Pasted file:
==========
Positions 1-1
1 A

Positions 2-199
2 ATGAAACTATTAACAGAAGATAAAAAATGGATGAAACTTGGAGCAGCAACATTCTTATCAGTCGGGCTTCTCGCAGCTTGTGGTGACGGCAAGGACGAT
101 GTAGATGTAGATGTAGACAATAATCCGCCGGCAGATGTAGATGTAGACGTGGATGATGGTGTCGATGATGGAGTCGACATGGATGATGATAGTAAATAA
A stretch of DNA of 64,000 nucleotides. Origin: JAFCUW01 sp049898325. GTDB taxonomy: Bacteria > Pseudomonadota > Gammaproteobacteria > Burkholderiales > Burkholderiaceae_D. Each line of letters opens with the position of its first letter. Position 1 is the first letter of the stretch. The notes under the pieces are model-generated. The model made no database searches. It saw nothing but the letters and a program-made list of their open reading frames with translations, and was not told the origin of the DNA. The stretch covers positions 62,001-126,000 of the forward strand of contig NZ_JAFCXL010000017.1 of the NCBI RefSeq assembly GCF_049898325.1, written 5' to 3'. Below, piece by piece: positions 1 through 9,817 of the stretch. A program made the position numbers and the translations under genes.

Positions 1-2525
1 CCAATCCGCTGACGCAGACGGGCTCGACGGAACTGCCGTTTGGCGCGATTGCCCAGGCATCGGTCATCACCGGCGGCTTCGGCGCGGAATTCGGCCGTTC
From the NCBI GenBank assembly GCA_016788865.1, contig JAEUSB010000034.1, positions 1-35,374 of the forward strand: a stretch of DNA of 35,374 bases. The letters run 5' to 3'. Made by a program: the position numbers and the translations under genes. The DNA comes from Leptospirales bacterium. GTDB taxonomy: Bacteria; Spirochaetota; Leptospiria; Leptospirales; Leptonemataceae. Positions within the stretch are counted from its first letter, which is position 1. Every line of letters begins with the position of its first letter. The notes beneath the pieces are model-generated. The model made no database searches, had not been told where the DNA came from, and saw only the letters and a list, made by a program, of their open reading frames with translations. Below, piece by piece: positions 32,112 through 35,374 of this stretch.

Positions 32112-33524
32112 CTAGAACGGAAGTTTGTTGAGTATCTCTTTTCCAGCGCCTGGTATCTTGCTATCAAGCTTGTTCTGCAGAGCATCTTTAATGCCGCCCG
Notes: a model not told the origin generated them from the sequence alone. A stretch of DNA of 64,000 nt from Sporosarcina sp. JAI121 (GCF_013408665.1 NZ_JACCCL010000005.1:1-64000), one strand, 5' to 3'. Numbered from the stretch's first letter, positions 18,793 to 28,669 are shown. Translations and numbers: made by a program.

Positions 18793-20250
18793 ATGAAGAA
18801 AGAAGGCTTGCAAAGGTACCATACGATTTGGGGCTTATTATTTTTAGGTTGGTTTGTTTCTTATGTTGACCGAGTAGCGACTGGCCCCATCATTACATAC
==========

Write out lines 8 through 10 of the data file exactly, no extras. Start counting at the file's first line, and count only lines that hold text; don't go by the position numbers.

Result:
1 CCAATCCGCTGACGCAGACGGGCTCGACGGAACTGCCGTTTGGCGCGATTGCCCAGGCATCGGTCATCACCGGCGGCTTCGGCGCGGAATTCGGCCGTTC
From the NCBI GenBank assembly GCA_016788865.1, contig JAEUSB010000034.1, positions 1-35,374 of the forward strand: a stretch of DNA of 35,374 bases. The letters run 5' to 3'. Made by a program: the position numbers and the translations under genes. The DNA comes from Leptospirales bacterium. GTDB taxonomy: Bacteria; Spirochaetota; Leptospiria; Leptospirales; Leptonemataceae. Positions within the stretch are counted from its first letter, which is position 1. Every line of letters begins with the position of its first letter. The notes beneath the pieces are model-generated. The model made no database searches, had not been told where the DNA came from, and saw only the letters and a list, made by a program, of their open reading frames with translations. Below, piece by piece: positions 32,112 through 35,374 of this stretch.

Positions 32112-33524